Transferring Human Vulnerabilities to Artificial Intelligence

I have written a series of articles about the future of information, truth and influence.  These articles explore the human vulnerabilities that are exploited in social media, and in combination with other traditional forms of media. I also explore the concept of social engineering and information operations where professional marketers, military and political strategist use the way our brain works to influence us.  In this article we explore how our brains and their instinctual and learned biases can cause us problems when combined with artificial intelligence and automation.

In the revealing new book, The Loop, by NBC News technology correspondent, Jacob Ward, he shares how we can cause ourselves harm by letting our unconscious, evolutionary instincts and biases shape our automated future.  He warns that the real danger of artificial intelligence is that it is informed by and learns from how our human brains work, and our human brains are constantly making instant and unthinking decisions using instinctual and learned biases, short-cuts and hidden processes.  These decision-making tendencies protected humans from predators, marauding hordes and other dangers throughout history, but today we are often incorporating these same instincts into the automated systems that are increasingly making decisions for us today.  The results are leading us to some unintended consequences.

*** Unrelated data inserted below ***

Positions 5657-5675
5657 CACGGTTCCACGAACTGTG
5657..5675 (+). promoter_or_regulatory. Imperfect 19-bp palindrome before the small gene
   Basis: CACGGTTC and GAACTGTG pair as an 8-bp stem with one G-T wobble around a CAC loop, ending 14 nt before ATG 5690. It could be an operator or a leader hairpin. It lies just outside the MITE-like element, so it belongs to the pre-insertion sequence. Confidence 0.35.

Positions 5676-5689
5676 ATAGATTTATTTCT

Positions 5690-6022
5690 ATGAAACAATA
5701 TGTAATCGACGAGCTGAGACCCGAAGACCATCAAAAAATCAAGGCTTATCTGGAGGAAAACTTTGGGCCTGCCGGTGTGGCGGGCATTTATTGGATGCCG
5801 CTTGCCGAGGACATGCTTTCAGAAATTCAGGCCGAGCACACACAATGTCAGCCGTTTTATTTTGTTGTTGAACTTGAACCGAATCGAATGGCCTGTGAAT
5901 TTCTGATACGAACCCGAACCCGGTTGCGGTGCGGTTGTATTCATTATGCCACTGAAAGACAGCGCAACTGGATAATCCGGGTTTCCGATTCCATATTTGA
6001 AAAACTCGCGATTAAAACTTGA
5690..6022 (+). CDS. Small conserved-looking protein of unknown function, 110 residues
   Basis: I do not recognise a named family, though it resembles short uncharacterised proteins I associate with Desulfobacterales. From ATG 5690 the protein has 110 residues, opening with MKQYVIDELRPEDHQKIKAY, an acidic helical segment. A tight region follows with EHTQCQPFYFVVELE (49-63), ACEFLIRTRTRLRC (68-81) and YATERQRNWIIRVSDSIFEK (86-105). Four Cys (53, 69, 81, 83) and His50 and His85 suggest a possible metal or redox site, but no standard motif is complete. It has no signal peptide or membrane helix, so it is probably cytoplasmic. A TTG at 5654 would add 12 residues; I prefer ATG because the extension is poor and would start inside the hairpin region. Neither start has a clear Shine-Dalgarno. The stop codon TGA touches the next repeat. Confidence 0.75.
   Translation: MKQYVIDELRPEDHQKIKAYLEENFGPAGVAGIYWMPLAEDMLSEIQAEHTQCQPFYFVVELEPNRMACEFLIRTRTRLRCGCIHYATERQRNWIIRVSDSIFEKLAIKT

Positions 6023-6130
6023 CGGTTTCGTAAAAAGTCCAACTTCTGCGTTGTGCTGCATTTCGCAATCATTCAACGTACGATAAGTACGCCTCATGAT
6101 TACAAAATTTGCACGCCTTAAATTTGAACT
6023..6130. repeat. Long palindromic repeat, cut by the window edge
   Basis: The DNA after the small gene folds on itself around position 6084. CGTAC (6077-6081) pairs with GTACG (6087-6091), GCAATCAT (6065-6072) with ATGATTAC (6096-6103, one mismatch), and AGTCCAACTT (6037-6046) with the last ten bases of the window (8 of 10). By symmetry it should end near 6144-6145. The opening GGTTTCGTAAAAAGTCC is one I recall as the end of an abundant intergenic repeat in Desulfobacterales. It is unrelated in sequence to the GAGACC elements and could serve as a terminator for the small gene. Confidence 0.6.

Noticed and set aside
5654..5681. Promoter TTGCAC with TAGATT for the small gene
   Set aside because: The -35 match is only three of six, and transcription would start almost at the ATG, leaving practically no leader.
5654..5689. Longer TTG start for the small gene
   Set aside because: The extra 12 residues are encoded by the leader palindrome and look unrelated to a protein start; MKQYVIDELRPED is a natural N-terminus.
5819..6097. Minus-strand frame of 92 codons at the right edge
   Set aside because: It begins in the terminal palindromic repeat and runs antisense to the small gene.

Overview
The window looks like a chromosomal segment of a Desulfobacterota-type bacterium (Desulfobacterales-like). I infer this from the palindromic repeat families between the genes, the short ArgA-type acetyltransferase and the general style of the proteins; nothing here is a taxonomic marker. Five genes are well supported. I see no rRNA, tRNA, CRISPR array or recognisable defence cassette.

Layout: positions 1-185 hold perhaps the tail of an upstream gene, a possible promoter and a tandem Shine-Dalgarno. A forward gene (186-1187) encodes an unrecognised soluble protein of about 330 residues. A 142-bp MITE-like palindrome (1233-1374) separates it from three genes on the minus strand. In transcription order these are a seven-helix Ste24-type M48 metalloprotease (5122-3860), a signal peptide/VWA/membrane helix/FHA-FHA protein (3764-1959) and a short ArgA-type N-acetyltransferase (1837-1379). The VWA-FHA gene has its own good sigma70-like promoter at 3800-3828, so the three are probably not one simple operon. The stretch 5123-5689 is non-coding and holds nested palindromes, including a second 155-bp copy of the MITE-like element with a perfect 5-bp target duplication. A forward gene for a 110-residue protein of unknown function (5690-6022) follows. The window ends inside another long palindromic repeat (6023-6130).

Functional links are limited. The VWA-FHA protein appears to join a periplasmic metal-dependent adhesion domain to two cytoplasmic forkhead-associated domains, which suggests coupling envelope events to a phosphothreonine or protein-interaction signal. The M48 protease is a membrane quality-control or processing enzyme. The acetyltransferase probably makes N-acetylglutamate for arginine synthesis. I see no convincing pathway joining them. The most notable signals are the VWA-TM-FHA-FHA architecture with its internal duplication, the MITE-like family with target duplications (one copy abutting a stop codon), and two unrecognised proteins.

Everything from the food we eat, to the homes we buy, to the news articles we read, our political leanings, the movies we enjoy, the people we are attracted to and the relationships we form, are all increasingly being served up to us as recommendations by artificial intelligence - and our lazy human minds love it!  

Each tweet we read, each comment we like, each action we take or click we make informs and guides the AI systems that are personalizing our future.  AI systems learn quickly and stop showing us an entire world of possibilities, options, choices, flavors and alternatives.  The world that is presented to us gets smaller and smaller. 

Ward calls this process The Loop.  "The Loop is a downard tailspin of shrinking choices, supercharged by capitalist efficiency, in which human agency is under threat from irresistible systems packaged for our unconscious acceptance."  The Loop gets tighter and tighter as it learns more about us.  

This closing loop does not lead to a life of expanding horizons, new experiences, surprising discoveries, personal growth, maturity,  open minds, more diverse relationships, generous levels of curiosity and lifelong learning, rather, it leads to a tightening loop of repeated sameness.  Strangely, many of our instinctual, unconscious biases that inform AI, are known only to experts and researchers.  Our choices are served to us without any knowledge or recognition of how, when or why we made those choices.

Ward shares that the path out of this restrictive and limiting loop of automated decision-making involves, first, recognize we have hidden biases and mental vulnerabilities that are educating our automated AI powered world.  Second, purposely define the life and world we desire in the future and live into it, despite the siren call of automated decision-making and recommendation engines stuck on repeat.  

Kevin Benedict
Partner | Futurist at TCS
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***Full Disclosure: These are my personal opinions. No company is silly enough to claim them. I work with and have worked with many of the companies mentioned in my articles.


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